Northern Prairie Wildlife Research Center
Western Wetland Flora
Field Office Guide to Plant Species
Hippuris vulgaris L.
- Family: Mare's-tail (Hippuridaceae)
- Flowering: June-August
- Field Marks: This species is readily distinguished by its whorls of toothless, undivided leaves and single stamen per flower.
- Habitat: In and around lakes, ditches, sloughs, ponds, and streams.
- Habit: Submerged or emersed perennial from slender, creeping rhizomes.
- Stems: Upright, unbranched, up to 2 feet long, smooth.
- Leaves: 6-12 in whorls, the whorls 1/3-1/2 inch apart on the stem, each leaf linear,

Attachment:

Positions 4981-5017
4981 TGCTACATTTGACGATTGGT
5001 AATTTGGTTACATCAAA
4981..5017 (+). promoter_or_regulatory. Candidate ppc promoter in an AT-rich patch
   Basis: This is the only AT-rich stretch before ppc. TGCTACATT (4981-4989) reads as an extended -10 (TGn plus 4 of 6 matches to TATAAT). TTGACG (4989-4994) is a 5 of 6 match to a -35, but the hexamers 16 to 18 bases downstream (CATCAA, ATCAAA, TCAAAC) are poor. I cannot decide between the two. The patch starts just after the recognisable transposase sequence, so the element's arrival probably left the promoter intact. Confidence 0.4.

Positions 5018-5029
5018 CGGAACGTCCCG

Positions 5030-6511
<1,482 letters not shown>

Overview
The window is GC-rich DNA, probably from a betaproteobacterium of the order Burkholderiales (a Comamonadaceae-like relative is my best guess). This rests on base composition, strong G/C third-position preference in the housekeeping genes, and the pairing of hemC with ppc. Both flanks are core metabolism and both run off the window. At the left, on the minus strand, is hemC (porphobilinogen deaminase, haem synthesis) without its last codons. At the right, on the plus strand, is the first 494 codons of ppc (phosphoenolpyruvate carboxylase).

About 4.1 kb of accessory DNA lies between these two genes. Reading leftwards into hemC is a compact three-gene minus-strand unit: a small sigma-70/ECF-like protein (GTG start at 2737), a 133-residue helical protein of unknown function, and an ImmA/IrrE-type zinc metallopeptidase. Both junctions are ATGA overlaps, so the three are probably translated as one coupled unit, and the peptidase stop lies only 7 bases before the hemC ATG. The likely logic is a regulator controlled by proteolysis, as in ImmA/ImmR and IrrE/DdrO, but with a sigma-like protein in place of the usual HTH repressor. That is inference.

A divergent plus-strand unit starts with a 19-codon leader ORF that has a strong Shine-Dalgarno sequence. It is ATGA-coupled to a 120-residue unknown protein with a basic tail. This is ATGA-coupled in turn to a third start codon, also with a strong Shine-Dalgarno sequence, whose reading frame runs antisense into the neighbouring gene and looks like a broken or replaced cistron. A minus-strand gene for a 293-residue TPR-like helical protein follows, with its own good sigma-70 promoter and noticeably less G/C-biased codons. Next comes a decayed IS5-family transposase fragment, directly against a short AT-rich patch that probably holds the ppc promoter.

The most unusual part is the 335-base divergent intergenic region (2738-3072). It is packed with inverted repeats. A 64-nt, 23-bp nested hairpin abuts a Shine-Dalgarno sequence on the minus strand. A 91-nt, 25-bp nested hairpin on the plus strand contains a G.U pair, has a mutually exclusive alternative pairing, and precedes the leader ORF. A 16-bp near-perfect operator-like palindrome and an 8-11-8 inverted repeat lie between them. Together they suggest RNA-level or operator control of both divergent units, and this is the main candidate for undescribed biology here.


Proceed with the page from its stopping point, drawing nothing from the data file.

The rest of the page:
sessile, up to 1 1/2 inches long, without teeth or divisions, smooth; submerged leaves
sometimes reduced to short scales.
- Flowers: Solitary in the axils of emersed leaves.
- Sepals: Very tiny, green, united to the ovary.
- Petals: 0.
- Stamens: 1.
- Pistils: Ovary inferior.
- Fruits: Up to 1/8 inch long, nut-like, ellipsoid, hard, not dehiscent, 1-seeded.
- Notes: Leaves that are in the water are usually very soft and weak, resembling those of Elodea, the waterweed, but leaves of Elodea are rarely in whorls of more than 3. The fruits are eaten by waterfowl.
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